"I just have a new attitude on everything – life and this season. It's not about showing anybody anything. I'm not trying to prove myself to anybody."
Peter King is on the Favre story like white on rice …
1. I think I know Thompson is not going to release Favre. If he did, my best guess is Favre would sign with the Minnesota Vikings, and for the next two years (one at least, but probably two) he would do everything in his power to beat the Packers 49-0 in the four games they played. You think Thompson is unpopular in Green Bay now? Wait to see how hated a man he'll be if he gives Favre the freedom he wants.
2. I think I know Favre is not going to stop demanding his release, at least not now. Thompson asked Favre for a list of teams he'd accept a trade to on Saturday -- for at least the second time -- and Favre would not give him one. That's because the minute Favre gives Thompson a list, the Packers will get a deal done with one of the teams on the list. Which brings us to one of the myths I keep hearing repeated.
3. I think I know Thompson is not asking for a first-round pick in trade for Favre unless he has one of the best years of his life, and unless his new team advances far into the playoffs. I don't know the particulars of the likely conditional trade and I'm not sure Thompson knows exactly what he'd accept, because he hasn't gone far down the road with any team he's discussed Favre with. But I do know the deal would be structured like a guaranteed fourth-round pick that could rise to a three or a two or a one (unlikely) depending on Favre's performance ... or maybe a guaranteed three that could rise to a two or one. Most likely, if Favre stays healthy, the team acquiring him would likely have to surrender a third- or second-round pick to get him.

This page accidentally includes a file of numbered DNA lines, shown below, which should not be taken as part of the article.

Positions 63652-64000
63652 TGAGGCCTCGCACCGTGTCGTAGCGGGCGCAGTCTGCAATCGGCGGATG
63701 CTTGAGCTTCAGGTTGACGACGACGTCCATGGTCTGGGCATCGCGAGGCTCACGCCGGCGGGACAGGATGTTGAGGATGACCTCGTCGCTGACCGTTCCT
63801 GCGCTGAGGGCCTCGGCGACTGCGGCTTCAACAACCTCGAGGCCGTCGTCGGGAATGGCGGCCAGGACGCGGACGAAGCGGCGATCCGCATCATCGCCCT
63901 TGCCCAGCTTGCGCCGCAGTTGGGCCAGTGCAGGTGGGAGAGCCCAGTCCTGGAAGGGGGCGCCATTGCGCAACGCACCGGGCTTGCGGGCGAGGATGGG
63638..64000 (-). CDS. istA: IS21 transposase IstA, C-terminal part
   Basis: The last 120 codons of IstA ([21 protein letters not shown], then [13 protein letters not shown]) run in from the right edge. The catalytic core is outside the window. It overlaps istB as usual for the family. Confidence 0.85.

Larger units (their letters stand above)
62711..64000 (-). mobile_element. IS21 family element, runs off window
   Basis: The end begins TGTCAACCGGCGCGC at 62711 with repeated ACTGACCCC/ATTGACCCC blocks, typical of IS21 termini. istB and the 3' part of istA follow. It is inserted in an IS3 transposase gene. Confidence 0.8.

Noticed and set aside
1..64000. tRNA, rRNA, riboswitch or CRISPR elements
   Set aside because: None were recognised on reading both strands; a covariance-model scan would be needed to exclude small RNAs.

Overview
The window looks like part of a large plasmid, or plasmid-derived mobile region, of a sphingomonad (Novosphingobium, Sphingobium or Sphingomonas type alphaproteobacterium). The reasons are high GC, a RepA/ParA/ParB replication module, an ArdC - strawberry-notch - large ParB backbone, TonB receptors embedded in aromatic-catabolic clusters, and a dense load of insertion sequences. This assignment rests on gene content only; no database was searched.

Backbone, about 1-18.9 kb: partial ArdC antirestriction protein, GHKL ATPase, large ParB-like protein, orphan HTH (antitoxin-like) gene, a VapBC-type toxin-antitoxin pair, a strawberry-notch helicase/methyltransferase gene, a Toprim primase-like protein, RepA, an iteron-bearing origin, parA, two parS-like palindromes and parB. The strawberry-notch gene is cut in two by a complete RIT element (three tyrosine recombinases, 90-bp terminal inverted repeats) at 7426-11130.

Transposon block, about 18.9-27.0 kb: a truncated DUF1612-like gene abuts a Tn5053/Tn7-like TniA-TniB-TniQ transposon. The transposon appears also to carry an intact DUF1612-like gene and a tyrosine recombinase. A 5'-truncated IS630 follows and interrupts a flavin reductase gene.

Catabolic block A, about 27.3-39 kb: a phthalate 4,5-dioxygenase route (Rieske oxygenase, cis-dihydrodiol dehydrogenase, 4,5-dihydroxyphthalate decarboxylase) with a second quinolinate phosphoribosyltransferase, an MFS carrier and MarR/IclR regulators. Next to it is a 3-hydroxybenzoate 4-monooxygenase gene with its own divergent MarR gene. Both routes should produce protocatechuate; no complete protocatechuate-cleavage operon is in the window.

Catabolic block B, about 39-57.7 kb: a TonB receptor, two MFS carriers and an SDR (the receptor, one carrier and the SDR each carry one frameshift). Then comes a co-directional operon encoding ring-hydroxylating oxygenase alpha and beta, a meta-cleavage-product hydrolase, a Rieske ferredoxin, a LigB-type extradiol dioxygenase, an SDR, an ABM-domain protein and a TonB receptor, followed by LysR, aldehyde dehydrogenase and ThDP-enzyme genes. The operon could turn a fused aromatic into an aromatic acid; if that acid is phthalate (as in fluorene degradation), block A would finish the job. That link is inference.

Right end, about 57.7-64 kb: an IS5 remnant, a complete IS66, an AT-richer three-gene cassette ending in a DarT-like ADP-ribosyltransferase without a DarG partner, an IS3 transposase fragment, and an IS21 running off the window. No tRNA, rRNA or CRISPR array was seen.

4. I think I know the biggest myth out there is Thompson is driving such a hard bargain because he hopes no team will trade for Favre, and that Favre would slink back to Mississippi and stay retired. Maybe that was the case a month ago, but it isn't now. Thompson knows Favre is going to continue to push to play. And even though I think Thompson would like to have Favre in reserve in case Aaron Rodgers gets hurt -- imagine what Monday-morning-quarterbacking (hey, King, stop stealing your own line!) would ensue if Thompson traded Favre and Rodgers went down for the year the next day with a torn hammy -- I think he believes it'd be better to just let him go somewhere else now.
Meanwhile, to baseball… Rangers lose to Seattle …
The Texas Rangers tried to make a comeback Monday in the late innings, a situation
usually made for Michael Young.
But the All-Star shortstop was in the dugout after suffering a fractured right ring
finger in the first inning. The Rangers expect Young to be out five to seven days, but he said he'd be back in maybe a day or two, as soon as the swelling goes down.
His teammates couldn't quite get the job done without him in a 7-5 loss to the Seattle Mariners. The Rangers remain 6 1/2 games back in the wild-card race.
The eighth inning was probably the toughest inning for Young – and many of the 21,742 in attendance – to watch. After Ramon Vazquez singled and Ian Kinsler walked, Young's spot in the lineup came up and the Rangers down a run. Manager Ron Washington asked left-handed hitting Frank Catalanotto to bunt the runners over against lefty Arthur Rhodes. Washington said he would have allowed Young to swing away in that situation. Still, the Rangers had both runners in scoring position with one out for RBI-machine Josh Hamilton. Vazquez, though, wandered off third base too far, and catcher Kenji Johjima picked him off. Hamilton then struck out to end the Rangers' threat.